Preston was a romantic who loved deeply; he built meaningful relationships that profoundly shaped him throughout his life. In his middle years, he treasured the time he spent exploring the glorious waterways of Southeast Alaska with some of his chosen family on the Haven Bay, a Nordic Tug, and cross-country skiing in Juneau.
Preston spent 30 years in Alaska before succumbing again to his itchy feet. After a months-long road trip spent reconnecting with old friends scattered across the country, he ended up in Morrisville, Vermont, where he had spent happy winters in his youth. There he settled down and set up a quiet retired life in a cabin in the woods with his beloved dog Russell, who accompanied him on his spur of the moment road trips. And still, every summer, he returned to Wa-Wa-Nosh, his favorite place on earth. In the last summer of his life, he was joined there by his daughters and granddaughters, who he delighted in introducing to the joys of the Georgian Bay.
Preston was too many things to name in the pages of a newspaper. He was a dear son, a loving brother, a doting father and uncle. He was a storyteller, and a maker of friends, a talker and a singer of songs. He was a genuinely kind man, always quick to help, whether it be with a joke to lighten the mood, or by providing a place for someone down on their luck, no questions asked.
“His smile lit up a room, and we can still hear his booming laugh,” his daughters said, always with his head thrown back in delight. Preston used to say that he was born in the best of times and circumstances possible, with a rock-solid family and the freedom to make his own mistakes. But he never took for granted the privilege of his upbringing, a middle-class white kid in the suburbs, and he took genuine joy in watching the world evolve and expand to include the perspectives of those who had been silenced in the past. Preston was delighted by the world, in all its complexities, and welcomed its changing with curiosity and an open heart.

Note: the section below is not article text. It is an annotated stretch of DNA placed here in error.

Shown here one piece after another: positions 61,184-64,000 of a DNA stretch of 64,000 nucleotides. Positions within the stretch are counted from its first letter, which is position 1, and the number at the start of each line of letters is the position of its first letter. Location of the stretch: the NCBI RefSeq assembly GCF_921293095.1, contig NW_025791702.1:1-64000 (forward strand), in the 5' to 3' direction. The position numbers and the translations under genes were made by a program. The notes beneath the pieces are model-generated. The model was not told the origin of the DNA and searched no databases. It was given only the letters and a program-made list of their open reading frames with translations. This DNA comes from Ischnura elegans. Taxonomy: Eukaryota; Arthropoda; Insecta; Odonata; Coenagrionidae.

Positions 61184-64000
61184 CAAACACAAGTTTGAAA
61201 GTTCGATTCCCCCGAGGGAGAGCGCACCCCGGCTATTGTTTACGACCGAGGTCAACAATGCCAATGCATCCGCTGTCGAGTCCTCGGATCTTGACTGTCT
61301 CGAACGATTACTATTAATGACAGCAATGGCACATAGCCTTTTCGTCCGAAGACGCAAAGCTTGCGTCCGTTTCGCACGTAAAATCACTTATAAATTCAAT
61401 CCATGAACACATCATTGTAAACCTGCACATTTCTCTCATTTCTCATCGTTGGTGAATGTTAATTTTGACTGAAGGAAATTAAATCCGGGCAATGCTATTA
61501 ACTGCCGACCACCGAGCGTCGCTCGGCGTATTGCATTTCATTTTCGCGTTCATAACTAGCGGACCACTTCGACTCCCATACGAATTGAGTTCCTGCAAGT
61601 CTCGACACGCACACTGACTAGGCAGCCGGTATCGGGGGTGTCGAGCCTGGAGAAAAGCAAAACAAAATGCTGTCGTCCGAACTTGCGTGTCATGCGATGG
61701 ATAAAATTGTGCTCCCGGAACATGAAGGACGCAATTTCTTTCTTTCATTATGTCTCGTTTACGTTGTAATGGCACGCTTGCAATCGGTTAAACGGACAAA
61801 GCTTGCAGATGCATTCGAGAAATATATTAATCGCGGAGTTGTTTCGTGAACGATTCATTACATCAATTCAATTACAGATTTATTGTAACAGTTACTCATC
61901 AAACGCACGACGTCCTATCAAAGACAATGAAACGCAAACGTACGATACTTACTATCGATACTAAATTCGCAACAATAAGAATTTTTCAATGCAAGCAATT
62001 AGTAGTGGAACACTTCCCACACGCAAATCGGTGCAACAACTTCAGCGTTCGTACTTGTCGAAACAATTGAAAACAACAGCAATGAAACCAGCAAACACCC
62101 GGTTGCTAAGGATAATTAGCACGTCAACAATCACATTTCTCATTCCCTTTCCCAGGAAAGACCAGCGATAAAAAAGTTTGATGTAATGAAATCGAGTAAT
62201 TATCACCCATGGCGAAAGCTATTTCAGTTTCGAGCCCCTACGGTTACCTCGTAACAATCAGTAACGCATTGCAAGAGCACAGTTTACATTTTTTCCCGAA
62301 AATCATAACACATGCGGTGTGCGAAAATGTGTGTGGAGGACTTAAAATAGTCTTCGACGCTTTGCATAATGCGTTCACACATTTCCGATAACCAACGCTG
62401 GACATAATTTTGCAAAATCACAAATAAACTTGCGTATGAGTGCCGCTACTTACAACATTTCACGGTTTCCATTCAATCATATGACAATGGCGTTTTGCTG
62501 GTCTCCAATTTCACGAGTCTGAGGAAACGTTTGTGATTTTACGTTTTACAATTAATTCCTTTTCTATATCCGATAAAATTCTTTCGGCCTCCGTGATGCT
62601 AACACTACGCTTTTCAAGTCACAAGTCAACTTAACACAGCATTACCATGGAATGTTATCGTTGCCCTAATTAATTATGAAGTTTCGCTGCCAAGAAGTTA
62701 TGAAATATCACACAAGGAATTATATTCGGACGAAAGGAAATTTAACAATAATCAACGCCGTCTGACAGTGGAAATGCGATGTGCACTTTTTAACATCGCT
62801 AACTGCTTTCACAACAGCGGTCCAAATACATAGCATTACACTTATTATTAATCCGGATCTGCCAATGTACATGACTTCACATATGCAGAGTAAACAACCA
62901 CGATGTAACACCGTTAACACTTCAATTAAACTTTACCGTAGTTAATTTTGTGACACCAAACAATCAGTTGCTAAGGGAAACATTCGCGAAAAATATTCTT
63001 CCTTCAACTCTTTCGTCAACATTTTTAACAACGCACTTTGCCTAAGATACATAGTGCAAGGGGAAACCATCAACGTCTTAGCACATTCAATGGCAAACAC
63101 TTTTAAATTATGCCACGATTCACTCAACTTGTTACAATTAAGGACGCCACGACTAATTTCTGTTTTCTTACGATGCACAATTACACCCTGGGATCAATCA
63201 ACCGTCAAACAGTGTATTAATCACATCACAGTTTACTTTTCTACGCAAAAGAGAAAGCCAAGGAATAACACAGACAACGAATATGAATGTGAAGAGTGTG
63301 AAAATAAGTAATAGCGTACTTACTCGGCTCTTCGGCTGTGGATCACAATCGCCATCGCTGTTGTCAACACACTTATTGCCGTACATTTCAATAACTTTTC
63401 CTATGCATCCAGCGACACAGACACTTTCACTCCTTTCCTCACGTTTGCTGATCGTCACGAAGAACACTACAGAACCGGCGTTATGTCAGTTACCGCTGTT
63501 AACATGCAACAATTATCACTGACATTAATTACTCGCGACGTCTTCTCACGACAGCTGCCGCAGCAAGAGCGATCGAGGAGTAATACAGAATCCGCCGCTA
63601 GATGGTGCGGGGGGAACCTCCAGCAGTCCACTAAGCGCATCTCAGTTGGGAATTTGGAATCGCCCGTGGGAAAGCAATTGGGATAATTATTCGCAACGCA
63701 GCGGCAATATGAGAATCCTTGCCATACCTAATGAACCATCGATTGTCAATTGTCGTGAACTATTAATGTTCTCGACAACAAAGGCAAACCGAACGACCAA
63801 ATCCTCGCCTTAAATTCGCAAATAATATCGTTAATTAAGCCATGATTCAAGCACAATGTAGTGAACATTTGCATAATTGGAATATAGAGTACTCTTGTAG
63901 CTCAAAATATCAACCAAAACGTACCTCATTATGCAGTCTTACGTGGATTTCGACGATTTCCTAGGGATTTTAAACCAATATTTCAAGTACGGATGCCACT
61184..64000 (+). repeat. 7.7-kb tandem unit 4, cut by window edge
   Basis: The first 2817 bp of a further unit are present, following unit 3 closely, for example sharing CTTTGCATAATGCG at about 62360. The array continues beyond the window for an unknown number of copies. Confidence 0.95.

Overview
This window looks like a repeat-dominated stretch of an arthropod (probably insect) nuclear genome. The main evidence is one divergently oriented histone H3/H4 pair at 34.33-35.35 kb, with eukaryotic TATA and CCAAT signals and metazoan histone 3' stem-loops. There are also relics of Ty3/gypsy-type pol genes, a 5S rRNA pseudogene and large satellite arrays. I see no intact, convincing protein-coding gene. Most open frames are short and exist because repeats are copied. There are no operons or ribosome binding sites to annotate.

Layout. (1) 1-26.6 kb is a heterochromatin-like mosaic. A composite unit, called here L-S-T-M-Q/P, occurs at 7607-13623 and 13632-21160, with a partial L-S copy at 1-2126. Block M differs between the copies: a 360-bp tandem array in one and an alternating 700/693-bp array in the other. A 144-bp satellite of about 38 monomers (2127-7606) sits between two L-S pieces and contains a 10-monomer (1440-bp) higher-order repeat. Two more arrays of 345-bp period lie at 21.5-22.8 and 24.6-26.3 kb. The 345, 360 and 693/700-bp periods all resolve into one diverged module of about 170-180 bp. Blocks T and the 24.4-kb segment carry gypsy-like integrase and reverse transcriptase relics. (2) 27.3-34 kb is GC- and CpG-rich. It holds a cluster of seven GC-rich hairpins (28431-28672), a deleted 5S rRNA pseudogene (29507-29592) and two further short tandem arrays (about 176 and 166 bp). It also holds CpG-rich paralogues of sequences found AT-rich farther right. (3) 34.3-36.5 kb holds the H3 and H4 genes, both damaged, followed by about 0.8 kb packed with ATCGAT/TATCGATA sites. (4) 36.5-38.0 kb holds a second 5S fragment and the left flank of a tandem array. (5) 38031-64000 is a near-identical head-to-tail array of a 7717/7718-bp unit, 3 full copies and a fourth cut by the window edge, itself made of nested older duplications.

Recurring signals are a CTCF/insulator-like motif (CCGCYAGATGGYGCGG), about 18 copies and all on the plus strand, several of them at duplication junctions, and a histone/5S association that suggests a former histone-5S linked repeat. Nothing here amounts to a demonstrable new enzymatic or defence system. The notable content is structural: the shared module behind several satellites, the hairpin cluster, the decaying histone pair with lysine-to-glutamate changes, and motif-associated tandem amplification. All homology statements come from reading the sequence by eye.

Preston passed away on January 22, 2024, with his children and dog by his side, and feeling the love of his extended family and friends.
He was preceded in death by his parents, John and Joanne O’Connell; his beloved niece Meghan McGuire; and his best friend and eternal fishing buddy Larry Crevey.
He is survived by his daughters, Chandler and Margot O’Connell; his granddaughters, Theodora and Freya LaDuke, and their father, Cale LaDuke; his former wife, Victoria O’Connell Curran; his sister Paige McGuire; his brothers Mark, Scott, and Paul O’Connell; and a sprawling clan of cousins, nieces, and nephews.
In addition to his family, Preston is survived by his friends, too numerous and far-flung to name.
“While we will mourn the loss of Preston forever, we are all blessed to have known him, and the world is a better place for having had him in it. He heads out on his next adventure with only love at his back, the reward for a life well lived, his family and friends said.
A celebration of his life will be held 2 p.m. Saturday May 18, 2024, at the Odess Theater at Sitka Fine Arts Camp. An online ceremony is planned at noon Alaska time on  Sunday June 16.
“All are welcome to join, as we say farewell to one of the best. RSVP and learn more at prestonoconnell.com,” family said.
In lieu of flowers, donations may be made in Preston’s name to the Birnie Hodgetts Children’s Fund, benefitting Camp Hurontario.